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  • Writer's pictureTom Mast

Beyond Magical Thinking: Time to Get Real on Climate Change

Updated: Nov 2, 2022

Vaclav Smil

Yale Environment 360, 5/19/22

Tom Mast, founder Solve American Gridlock



The article referenced above was adapted by Yale from Vaclav Smil’s new book, How the World Really Works, … Prof. Smil has written 40 books and over 500 papers in the fields of energy, environmental and population change, food production, history of technical innovation, risk assessment, and public policy. What a background for writing on the complex issue of climate change! Last, but not least, he has superb command of English prose. This summary is drafted in hopes that it will lead you to reading the article and/or the book.


The Paris Climate Accord in 2015 followed six other major world climate conferences. “Even if all voluntary pledges were honored, … the Paris Accord would still result in a 50 percent increase of emissions by 2030.” #climatechange #carbontax




We are listening to both the catastrophic and the “techno-optimism” extremes that tend to divert our attention away from more comprehensive and effective actions.


We affluent peoples of the world have had huge life style benefits from 700x the energy per capita available around 1800. Our present lives depend on fossil fuels.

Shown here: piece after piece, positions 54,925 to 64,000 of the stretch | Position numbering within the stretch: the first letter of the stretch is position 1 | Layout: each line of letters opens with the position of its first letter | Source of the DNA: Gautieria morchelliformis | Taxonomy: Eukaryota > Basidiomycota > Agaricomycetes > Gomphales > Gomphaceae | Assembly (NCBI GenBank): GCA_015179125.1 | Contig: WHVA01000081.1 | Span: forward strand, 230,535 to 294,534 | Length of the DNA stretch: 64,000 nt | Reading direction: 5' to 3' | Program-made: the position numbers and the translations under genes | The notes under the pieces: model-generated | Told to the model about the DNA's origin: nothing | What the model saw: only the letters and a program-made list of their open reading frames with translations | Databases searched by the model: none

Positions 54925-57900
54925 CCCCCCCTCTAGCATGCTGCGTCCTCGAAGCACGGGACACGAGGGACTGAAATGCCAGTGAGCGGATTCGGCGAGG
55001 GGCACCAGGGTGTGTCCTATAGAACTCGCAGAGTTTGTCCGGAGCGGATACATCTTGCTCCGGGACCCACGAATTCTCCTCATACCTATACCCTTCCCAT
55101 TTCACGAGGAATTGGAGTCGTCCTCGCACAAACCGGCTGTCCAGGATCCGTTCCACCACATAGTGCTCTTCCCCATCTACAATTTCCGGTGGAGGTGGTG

The per capita energy usage of around 40% of the world’s peoples is very low as are their lifestyles, but these folks very reasonably have the desire – and the right – to have more of the advantages that energy brings.


Unrealistic targets of future temperature increases without realistic plans to achieve them have led to confusion and to very poor progress in cutting emissions.


For example, some say if we can’t reduce fossil fuel usage fast enough to meet temperature-reduction targets, we will just substitute “carbon capture”. The unknowns and costs in this approach are staggering – at best.


“The fact is that we can make a great deal of difference, but not by pretending to follow unrealistic and arbitrary goals. History does not unfold as a computerized academic exercise… It is full of discontinuities, reversals, and unpredictable departures.” “What remains in doubt is our collective – in this case global – resolve to deal effectively with at least some critical challenges.”


“The reality is that any sufficiently effective steps will be decidedly non-magical, gradual, and costly…We will have to pay a considerable economic and social price…will have to last for at least two generations in order to bring the desired outcome…”


“I am neither a pessimist nor an optimist. I am a scientist trying to explain how the world really works.” – Vaclav Smil.

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